The design of tooling and process parameters determine the product design. The aim is to minimize rejections in the foundry, machining and during use. Cost of materials, tooling and manufacture, including energy and labor, comprise the total cost. For a process friendly design it is necessary that it is easy to manufacture, hastening development and have low tooling cost and energy requirement. Some guidelines to improve castability are given.
Part Complexity: a part with variations in width and holes etc is cheaper to produce by casting specially when product shape is simplified. This can be shown by three equations -
- The ratio of volume of the boundary to the volume of the part: V / (xyz), V being the volume of part and xyz its dimensions
- The ratio of area of a cube to area of part: 6(V)*2/3, A being the area
- The number of features:1/(1+N)*0.5 N being number of features
Parting line : The product must be designed using a particular draw direction, with minimum undercuts and aligning the sections to provide natural draft. Machined surfaces must be placed at the bottom of the casting.
Cored features - Internal features such as holes are produced by cores in a cast product. However cores add to the cost and may lead to defects while filling and solidification so their number must be reduced. Important factors are diameter, location in a thick section and distance from other holes and distance from edge.
Filling Characteristics : The part must be designed so that all sections are completely filled. There should not be sudden variations in thickness and sharp corners. Sections of different thickness may be connected with tapered sections. Long thin sections should be avoided as also those around which molten metal separate and again meets, especially if they are far from ingates, since this may cause a cold shut.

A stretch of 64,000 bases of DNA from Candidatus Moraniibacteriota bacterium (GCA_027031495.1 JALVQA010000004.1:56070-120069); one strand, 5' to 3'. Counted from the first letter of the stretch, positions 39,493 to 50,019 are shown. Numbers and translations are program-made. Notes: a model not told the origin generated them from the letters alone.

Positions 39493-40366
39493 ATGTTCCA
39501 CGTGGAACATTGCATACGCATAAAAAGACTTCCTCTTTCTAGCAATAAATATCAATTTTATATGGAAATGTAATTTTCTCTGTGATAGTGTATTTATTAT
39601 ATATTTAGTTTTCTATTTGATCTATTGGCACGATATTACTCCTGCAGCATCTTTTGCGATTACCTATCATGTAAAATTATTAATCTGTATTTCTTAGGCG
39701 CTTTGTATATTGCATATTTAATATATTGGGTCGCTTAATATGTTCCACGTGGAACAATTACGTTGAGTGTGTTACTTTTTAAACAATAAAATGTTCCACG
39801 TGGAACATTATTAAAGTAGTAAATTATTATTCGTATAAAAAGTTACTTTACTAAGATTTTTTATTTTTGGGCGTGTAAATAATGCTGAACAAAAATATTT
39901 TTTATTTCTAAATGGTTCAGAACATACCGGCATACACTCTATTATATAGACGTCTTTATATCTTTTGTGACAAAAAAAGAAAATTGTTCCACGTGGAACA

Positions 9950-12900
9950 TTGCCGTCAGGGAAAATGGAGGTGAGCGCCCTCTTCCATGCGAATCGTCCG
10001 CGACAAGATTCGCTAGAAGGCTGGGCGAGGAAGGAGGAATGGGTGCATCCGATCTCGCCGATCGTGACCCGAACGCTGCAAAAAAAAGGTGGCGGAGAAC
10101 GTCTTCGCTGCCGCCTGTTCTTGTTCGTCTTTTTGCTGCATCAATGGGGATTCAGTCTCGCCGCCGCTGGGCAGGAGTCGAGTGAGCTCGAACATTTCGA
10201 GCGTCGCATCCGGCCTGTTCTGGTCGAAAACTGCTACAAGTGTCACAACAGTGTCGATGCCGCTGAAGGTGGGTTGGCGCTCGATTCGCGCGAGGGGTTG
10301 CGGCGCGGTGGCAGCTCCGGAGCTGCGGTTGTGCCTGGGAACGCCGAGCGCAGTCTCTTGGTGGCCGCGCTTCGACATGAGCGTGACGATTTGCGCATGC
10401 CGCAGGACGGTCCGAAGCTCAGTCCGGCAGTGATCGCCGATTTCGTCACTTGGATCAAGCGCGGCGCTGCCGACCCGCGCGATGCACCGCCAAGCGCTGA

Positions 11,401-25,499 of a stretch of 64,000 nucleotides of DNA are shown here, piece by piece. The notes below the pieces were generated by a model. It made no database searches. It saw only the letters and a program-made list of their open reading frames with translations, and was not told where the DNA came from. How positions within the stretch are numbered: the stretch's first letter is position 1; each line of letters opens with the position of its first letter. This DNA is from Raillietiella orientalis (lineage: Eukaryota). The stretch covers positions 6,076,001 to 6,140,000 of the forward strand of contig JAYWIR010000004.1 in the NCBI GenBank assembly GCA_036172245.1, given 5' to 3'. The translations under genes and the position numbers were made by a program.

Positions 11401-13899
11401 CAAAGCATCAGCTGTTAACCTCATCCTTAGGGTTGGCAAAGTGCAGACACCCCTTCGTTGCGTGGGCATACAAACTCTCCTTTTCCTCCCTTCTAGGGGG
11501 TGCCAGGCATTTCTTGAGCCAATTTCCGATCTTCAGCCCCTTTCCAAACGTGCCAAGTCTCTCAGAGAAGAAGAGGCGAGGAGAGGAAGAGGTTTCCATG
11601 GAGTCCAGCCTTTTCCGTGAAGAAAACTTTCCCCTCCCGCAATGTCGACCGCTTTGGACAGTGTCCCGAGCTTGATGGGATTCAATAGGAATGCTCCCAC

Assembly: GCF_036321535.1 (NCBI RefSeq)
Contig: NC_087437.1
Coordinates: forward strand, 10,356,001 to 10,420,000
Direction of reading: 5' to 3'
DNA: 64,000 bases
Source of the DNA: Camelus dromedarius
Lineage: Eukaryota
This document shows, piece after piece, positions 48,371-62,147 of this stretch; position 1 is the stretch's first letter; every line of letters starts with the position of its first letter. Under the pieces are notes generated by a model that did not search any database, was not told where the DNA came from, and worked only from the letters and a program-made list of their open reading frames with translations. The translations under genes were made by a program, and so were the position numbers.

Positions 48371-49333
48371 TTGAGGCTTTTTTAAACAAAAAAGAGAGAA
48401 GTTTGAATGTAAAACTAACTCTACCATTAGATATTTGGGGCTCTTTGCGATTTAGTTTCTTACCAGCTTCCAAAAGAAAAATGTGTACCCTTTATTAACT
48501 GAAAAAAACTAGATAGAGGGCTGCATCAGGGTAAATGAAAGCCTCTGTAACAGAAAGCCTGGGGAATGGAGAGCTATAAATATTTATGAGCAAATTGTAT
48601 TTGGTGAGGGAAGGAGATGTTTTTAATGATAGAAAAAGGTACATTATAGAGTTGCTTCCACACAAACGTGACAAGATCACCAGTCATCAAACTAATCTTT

Solidification Characteristics : Two important considerations are fewer isolated hot spots and ensuring progressive solidification. Isolated hot spots can be found when regions of high mass are surrounded by lower mass. This may be due to higher volume or less area of heat transfer, example near a thin core in a thick section, radius of fillet being small at corner, cores being close to each other and ill-designed junctions (Fig 1).
In a T-junction, the rib thickness must be half of the connected wall thickness and the fillet radius 0.3 times the wall thickness, while in a L junction this thickness must be 0.5 times (Figure 2).
Progressive directional formation of solid is accomplished by varying section thickness gradually from end sections to densest, sections that harden last. The feeder should be able to be easily connected to the last solidifying section and there should not be any obstruction while filling. The feeder should preferably be connected to a flat surface. If there is a thin section in front it will solidify too early and feed metal will not be able to reach the hot spot.